working with Emily who is generously sharing some of her shells. (Notice the chair Emily is sitting on, the ladies cut the legs off the chairs so that they can work as I am doing, with my leg out and the strap tied to my toe, Victoria)

the finished product !

Details of the basket Victoria made

Details of the basket Victoria made

Friday 17 May 2019

Ailuk - Sailing Canoes, Beaches, Spearfishing and more

The view of the southern anchorage by Ailuk village from SV Sweet Dream's drone.  Thank you Colton for the use of the imagery.

While the focus of our recreation time was the kiteboarding, and considerable "non-fun" time was spent on maintenance, we had no lack of other activities to keep us busy.

Camping with the SV Sweet Dreams "kids".  At this point they are 17 and 20 so not really "kids" but we met them in 2012 on the way to Mexico so we still consider then "kids".

Fun at the campfire while camping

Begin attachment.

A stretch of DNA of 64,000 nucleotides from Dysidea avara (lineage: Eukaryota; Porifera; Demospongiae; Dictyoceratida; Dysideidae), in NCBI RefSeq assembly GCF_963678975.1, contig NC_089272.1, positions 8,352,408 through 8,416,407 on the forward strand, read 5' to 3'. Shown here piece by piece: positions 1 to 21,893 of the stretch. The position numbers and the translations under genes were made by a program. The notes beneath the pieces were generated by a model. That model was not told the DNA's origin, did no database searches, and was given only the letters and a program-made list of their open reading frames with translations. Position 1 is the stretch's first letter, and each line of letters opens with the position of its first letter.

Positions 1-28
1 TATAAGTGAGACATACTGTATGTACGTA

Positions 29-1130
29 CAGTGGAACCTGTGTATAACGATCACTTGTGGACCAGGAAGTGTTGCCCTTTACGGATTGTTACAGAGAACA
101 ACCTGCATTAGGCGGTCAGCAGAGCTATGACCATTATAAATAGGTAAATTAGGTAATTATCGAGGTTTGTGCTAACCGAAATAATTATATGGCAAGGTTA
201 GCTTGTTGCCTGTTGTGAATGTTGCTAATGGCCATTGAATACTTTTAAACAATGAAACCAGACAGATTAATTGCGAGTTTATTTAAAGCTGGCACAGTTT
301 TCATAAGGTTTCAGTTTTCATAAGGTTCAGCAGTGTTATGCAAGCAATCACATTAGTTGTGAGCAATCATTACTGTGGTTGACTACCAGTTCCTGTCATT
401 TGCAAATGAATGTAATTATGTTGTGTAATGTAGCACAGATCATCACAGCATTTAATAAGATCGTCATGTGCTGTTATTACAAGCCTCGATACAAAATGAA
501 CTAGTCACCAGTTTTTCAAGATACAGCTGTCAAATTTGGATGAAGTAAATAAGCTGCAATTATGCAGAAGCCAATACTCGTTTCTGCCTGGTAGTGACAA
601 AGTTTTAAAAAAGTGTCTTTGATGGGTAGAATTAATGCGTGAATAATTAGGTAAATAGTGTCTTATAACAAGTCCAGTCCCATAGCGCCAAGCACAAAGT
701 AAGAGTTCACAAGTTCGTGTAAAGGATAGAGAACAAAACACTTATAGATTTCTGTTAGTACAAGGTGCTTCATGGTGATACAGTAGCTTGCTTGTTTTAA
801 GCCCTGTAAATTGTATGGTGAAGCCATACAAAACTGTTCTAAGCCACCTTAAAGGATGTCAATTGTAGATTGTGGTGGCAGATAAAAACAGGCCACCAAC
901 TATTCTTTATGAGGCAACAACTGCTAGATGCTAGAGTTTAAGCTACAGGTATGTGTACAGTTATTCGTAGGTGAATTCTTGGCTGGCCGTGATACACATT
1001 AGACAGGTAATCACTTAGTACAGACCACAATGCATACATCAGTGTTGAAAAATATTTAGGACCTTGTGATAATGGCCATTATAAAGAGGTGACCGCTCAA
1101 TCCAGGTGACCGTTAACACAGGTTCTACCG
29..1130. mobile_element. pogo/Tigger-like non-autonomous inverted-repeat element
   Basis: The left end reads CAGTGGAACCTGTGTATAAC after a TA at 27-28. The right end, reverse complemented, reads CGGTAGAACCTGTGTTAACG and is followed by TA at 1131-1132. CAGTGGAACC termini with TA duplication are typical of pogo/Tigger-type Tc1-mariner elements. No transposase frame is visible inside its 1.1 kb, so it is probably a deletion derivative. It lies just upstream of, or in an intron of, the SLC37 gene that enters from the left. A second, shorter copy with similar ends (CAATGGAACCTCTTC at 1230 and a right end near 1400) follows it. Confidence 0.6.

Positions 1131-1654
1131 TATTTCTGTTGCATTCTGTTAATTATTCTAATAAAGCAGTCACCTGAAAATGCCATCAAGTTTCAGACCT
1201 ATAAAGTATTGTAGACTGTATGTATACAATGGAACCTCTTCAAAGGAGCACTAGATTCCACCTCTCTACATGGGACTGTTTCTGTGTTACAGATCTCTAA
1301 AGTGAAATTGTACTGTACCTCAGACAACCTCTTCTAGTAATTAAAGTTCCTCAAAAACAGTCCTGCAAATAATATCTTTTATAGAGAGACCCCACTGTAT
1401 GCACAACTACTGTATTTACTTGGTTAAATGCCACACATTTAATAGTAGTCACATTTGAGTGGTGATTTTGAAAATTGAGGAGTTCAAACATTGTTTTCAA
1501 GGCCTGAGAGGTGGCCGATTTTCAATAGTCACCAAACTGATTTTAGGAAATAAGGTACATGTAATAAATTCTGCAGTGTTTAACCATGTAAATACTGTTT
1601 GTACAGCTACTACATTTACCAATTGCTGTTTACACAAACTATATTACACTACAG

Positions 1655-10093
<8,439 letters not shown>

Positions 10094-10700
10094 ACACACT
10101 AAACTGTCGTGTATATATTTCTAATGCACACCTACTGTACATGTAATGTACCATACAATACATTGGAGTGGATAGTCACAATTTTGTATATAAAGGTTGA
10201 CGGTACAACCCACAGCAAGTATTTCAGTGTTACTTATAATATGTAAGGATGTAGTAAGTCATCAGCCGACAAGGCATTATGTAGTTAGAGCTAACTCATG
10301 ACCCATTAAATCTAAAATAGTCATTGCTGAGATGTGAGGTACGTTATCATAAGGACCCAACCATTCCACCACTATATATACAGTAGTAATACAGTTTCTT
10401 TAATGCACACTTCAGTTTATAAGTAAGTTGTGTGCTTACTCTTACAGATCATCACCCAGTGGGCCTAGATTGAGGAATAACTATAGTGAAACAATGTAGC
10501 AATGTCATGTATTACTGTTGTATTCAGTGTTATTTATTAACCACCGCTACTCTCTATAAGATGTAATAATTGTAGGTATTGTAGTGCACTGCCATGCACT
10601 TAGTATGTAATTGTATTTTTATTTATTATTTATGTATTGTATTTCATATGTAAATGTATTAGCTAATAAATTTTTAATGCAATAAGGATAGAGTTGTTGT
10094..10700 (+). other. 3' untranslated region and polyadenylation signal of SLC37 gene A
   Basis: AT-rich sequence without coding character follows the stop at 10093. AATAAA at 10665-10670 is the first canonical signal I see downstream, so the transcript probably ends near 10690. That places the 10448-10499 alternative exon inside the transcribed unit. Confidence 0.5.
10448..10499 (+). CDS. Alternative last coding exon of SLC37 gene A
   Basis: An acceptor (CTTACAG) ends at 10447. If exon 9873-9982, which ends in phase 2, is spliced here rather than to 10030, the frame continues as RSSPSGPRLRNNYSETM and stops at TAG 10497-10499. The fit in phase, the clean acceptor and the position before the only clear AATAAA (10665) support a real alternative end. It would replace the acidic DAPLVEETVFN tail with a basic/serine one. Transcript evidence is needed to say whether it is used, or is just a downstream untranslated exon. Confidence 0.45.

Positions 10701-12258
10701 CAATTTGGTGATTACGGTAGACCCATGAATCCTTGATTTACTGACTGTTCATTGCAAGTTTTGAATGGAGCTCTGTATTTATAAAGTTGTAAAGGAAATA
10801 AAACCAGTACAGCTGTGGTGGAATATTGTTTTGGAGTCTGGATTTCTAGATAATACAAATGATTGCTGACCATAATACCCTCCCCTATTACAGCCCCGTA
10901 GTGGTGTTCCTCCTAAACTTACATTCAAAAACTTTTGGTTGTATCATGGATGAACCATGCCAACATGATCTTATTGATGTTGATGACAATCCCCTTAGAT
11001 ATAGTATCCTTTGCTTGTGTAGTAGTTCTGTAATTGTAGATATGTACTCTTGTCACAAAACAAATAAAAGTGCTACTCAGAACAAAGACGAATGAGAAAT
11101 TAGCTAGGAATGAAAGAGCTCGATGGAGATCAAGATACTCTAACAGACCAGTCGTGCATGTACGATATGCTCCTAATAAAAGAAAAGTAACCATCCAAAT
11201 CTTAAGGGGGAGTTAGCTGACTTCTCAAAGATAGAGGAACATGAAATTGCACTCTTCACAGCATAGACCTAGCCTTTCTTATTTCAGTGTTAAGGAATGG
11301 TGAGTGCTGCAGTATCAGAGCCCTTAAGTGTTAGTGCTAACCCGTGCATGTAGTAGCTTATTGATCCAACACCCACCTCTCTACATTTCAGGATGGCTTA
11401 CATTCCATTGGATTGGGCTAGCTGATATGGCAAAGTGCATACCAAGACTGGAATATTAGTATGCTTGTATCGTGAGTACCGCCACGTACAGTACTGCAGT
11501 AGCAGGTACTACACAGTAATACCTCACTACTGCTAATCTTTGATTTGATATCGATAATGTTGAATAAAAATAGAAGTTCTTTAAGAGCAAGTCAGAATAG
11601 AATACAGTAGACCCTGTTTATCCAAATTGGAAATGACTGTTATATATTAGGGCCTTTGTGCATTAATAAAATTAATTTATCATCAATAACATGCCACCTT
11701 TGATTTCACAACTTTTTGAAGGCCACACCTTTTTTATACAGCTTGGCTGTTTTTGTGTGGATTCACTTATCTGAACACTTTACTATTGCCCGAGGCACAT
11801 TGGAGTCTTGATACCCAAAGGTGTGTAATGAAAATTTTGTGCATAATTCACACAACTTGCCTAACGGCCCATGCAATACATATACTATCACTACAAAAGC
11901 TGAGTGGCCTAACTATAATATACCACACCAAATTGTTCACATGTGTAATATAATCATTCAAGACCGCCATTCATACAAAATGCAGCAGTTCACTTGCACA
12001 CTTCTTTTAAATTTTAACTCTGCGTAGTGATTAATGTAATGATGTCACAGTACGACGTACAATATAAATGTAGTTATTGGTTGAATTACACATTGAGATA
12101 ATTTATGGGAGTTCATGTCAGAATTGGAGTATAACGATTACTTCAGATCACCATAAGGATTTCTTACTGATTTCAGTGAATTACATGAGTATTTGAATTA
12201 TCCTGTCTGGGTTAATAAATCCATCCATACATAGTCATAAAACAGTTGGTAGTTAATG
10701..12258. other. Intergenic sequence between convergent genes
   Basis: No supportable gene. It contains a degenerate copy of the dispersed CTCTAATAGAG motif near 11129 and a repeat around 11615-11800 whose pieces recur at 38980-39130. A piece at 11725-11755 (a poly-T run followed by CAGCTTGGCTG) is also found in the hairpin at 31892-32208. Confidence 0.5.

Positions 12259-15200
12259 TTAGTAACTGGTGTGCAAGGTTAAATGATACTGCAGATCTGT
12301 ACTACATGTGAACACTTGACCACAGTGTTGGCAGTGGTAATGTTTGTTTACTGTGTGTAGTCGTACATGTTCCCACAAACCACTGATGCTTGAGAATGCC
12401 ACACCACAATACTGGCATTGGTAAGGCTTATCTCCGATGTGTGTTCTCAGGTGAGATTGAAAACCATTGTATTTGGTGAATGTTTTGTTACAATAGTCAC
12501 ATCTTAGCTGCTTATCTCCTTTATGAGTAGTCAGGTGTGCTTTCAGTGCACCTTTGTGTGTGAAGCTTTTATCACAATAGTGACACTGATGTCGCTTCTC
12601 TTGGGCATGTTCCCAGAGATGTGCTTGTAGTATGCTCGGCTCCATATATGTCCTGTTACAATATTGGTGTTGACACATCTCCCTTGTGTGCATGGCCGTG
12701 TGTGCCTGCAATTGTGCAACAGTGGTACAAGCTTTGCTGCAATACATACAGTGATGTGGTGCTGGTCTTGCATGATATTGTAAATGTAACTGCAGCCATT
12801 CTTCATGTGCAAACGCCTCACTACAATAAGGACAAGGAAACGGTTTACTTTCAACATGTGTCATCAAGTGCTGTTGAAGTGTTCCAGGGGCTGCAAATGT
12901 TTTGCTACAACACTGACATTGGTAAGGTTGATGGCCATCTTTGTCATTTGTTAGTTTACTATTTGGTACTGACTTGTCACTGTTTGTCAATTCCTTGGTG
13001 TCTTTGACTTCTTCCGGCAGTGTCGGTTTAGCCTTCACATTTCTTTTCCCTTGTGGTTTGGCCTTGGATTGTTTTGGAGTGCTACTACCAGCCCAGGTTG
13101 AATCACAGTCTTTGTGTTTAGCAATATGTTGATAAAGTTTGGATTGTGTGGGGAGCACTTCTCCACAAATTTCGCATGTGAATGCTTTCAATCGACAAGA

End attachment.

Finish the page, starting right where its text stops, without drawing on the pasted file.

No lack of good drinks.  Johnathan is our coconut gatherer and processor.

Cracking a drinking coconut once back at Fluenta.

Johnathan and I spearfishing. (Colton Nie photo)

Bang.  Johnathan shooting the speargun (Colton Nie photo)

Not a great photo but we swam briefly with a pod of noisy dolphins while were out spearfishing

Lunch !  Filleting fish.
Bonfire time with Fluenta in the background

Victoria baking bread with her little helper.

And watering the plants

and knitting me a hat for Alaska.  Benjamin is using the needle sizer from Grammy Brown to check the size of Victoria's needles.

Where ever we anchored we were on the main route for the sailing canoes so nice to see them zoom by.  We wrote about the sailing canoes from our visit in 2017:

This is one of the smaller canoes.

and a bigger one carrying copra.  Note that to tack they move the rudder and mast base to the other side of the hull.

Sailing canoe details in Enejelar.

Nice areas for hikes ashore but not much elevation gain

Plenty of pounding surf on the windward side.

On a scuba expedition on SV Sweet Dreams to one of the leeward passes.  They are much more adventurous than we are when it comes to anchoring!

Johnathan made Benjamin a climbing harness and swing.

Time even to sit for a bit

or do yoga.

While we spent about two months the same lagoon we shifted anchorages many times.  Here Liz and Victoria are guiding us in closer to the reef in a new anchorage and deploying the anchor.
Not a bad beach view.  The lagoon was the busiest it got that day with three boats: Fluenta, Sweet Dreams and Free Spirit.

More beach views.  Not too crowded.
and lots of sunsets.